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ENIGMATIC FEATURES OF PENILE DEVELOPMENT AND FUNCTIONS H. G. WILLIAMS-ASHMAN* The paramount utility of the penis in eutherian mammals is twofold: to eliminate urine and to inseminate females. These functions of the phallus depend on the distal segment of the male urethra traversing the penile shaft and glans and thus serving as the final common channel for delivery of urine or seminal fluid out of the organism. Micturition is the prerogative of the penis in its customary flaccid state, and its frequent occurrence throughout postnatal life is indispensable for survival. In contrast, penile intromissions into the vagina culminating in ejaculation of semen can be accomplished normally only by mature males capable of sustained erections, these events being essential only for perpetuation of the species but not for the continued existence of an individual male. Urination and semen delivery are normally mutually exclusive functions because (a) urine cahnot be discharged from the fully erect penis and (b) when spermatozoa together with seminal plasma are expelled into the proximal region of the urethra during seminal emission, the neck of the bladder normally shuts tightly, thereby preventing retrograde flow of semen into the bladder or outflow of urine therefrom. The morphology of the adult penis (and the adjacent scrotum when present) varies greatly among various orders of modern eutherian mammals and can differ extensively between even closely related species. Interspecific variations in the topology (but not, of course, the size) of the homologous vulva in sexually mature females are generally less evident . Speculations on the biological significance of the amazing diversity The author is deeply grateful to Drs. F. Fitch, M. K. McClintock, A. E. Pegg, A. H. Reddi, and N. Wagoner for valuable advice, and to Mrs. Frances Mills for expert assistance in the preparation of the manuscript. *Ben May Institute, and Departments of Biochemistry and Molecular Biology and Pharmacological and Physiological Sciences, University of Chicago, BH-N610, Box 241, 5841 South Maryland Avenue, Chicago, Illinois 60637.© 1990 by The University of Chicago. AU rights reserved. 0031-5982/3303-0696$01 .00 Perspectives in Biology and Medicine, 33, 3 ¦ Spring 1990 \ 335 of male external genitalia in contemporary eutherian species must take into account the following fundamental considerations. First, when they initially develop in the eutherian fetus before the onset of differentiation of extragonadal reproductive organs, the external genital anlagen appear to be morphologically identical in both sexes and can be distinguished only on the basis of the complement of sex chromosomes in the cells they contain. Yet a male mode of external genital morphogenesis in eutherians is essentially independent of the sex genotype, but rather can occur only if certain androgenic hormones (normally supplied by the fetal testis) are available in sufficient amounts to initially indifferent (ambisexual) precursor tissues at critical and restricted periods of embryonic development, and provided that the target cells contain adequate levels of functional androgen receptors and other biomolecules that are necessary for them to respond to androgens. The essential role of androgens in male external genital morphogenesis is illustrated by the formation of a vulva and lower vagina (though no upper vagina, uterus, or oviducts), and the absence of penis or scrotum, in XY male embryos in which either production of androgens by the fetal testis or androgen action mechanisms are defective for genetic reasons. Second, in various species the penis serves additional reproductive functions besides acting as a conduit for deposition of semen into the vagina. For example, excitation of tactile receptors in the penis generates sensory nerve impulses that influence central neurophysiological regulation of male mounting, erectile, intromittent, and ejaculatory processes . Intravaginal thrusts of the penis during copulation can stimulate sensory nerve endings in female vulvovaginal and cervical areas that bring about neuroendocrine events that affect fertility, such as facilitation ofsperm transport through the cervix and lumens ofthe uterus and oviducts; establishment of postcoital progestational states; and even the induction of ovulation in a restricted number of species. And in a few eutherian creatures, public display of the erect penis is a standard maneuver of male courtship behavior that fulfills an epigamie function in soliciting females in estrus to copulate with males. A third issue concerns the possible evolutionary adaptive significance of various...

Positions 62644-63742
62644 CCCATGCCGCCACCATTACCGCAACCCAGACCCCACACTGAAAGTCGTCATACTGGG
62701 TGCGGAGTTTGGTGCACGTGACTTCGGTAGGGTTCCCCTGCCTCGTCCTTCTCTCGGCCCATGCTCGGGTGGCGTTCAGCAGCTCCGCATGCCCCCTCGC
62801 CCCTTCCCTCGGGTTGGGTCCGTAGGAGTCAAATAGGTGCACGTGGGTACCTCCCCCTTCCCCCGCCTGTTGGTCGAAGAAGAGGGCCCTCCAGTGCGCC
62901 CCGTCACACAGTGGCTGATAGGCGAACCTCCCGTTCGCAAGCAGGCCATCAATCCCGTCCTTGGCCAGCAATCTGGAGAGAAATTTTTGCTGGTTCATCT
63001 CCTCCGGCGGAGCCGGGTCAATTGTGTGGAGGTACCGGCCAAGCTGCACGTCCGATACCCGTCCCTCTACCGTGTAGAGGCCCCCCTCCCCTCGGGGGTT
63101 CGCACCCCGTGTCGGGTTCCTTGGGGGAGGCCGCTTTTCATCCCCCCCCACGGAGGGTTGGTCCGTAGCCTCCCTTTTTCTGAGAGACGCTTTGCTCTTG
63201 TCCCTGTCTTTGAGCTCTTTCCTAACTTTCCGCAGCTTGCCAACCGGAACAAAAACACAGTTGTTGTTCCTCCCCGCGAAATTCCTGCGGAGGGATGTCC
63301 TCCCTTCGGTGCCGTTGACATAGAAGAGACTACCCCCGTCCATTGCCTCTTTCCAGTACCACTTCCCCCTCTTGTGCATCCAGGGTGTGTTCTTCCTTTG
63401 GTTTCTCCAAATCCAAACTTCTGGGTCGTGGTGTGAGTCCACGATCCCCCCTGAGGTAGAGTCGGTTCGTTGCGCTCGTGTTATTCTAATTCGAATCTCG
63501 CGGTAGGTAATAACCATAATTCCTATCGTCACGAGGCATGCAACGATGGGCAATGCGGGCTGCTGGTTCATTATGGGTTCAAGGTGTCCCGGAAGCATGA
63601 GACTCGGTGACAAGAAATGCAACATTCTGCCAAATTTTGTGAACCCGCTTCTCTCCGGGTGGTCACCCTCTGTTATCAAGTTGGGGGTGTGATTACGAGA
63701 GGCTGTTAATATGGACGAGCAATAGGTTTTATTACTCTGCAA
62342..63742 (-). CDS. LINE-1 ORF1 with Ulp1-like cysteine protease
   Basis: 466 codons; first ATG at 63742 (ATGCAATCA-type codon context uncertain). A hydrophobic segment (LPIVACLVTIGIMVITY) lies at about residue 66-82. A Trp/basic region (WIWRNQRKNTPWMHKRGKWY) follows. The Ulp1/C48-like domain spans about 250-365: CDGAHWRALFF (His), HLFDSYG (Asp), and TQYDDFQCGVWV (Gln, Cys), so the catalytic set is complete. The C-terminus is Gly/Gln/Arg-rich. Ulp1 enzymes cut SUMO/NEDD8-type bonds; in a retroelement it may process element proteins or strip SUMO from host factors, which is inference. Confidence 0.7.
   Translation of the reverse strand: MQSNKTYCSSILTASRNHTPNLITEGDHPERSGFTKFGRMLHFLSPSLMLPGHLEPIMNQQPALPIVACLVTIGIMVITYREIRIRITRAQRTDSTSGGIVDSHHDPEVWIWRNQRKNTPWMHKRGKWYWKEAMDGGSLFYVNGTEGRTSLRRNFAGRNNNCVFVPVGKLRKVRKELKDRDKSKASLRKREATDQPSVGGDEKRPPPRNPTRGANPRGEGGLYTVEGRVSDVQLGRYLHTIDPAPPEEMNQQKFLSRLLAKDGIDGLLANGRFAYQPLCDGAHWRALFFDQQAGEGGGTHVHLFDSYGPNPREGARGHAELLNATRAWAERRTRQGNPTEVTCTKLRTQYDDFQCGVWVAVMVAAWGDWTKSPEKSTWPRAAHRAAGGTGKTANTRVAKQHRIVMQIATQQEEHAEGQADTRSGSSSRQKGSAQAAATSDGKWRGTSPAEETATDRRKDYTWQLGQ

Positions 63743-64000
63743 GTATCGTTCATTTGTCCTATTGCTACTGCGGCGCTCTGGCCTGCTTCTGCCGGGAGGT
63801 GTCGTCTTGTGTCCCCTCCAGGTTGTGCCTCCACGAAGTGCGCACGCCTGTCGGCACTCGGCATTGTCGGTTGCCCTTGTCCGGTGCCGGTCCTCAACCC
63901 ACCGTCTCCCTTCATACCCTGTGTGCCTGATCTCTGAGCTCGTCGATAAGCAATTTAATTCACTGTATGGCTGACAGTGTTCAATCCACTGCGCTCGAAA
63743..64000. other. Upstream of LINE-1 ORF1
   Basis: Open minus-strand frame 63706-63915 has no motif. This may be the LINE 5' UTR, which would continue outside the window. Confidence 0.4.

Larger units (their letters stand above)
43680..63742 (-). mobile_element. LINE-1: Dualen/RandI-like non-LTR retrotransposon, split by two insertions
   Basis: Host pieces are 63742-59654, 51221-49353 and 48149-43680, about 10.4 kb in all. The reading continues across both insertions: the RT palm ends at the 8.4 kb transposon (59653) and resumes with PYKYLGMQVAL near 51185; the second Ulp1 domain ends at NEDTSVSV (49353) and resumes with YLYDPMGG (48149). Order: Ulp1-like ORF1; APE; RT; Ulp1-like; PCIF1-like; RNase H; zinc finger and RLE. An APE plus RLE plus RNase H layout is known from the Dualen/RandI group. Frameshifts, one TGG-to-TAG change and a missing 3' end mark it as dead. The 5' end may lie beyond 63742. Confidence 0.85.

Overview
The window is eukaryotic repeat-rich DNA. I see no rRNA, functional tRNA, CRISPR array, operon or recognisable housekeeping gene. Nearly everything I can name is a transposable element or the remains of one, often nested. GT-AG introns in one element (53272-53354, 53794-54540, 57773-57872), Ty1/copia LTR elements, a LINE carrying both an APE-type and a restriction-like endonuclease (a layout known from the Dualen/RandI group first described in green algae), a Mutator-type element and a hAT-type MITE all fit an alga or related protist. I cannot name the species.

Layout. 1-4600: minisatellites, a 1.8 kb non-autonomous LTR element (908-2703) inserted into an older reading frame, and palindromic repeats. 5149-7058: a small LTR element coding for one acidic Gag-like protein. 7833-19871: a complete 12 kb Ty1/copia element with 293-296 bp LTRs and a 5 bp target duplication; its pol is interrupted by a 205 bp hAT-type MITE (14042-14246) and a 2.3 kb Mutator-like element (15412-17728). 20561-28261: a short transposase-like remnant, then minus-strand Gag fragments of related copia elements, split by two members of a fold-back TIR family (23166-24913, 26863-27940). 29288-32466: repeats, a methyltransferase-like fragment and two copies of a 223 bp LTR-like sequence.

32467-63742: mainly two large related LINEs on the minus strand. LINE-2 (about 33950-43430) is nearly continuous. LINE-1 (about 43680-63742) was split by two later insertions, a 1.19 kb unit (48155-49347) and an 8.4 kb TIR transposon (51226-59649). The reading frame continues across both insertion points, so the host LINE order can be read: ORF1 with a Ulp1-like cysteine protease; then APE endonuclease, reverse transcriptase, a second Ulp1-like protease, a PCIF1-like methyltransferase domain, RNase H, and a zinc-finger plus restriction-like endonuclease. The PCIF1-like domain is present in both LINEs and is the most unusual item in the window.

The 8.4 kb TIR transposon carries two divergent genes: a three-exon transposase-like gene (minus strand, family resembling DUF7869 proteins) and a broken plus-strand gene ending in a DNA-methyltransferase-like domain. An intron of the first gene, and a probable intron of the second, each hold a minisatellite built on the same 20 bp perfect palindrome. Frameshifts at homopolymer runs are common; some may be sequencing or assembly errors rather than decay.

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Additional Information

ISSN
1529-8795
Print ISSN
0031-5982
Pages
pp. 335-374
Launched on MUSE
2015-01-07
Open Access
No
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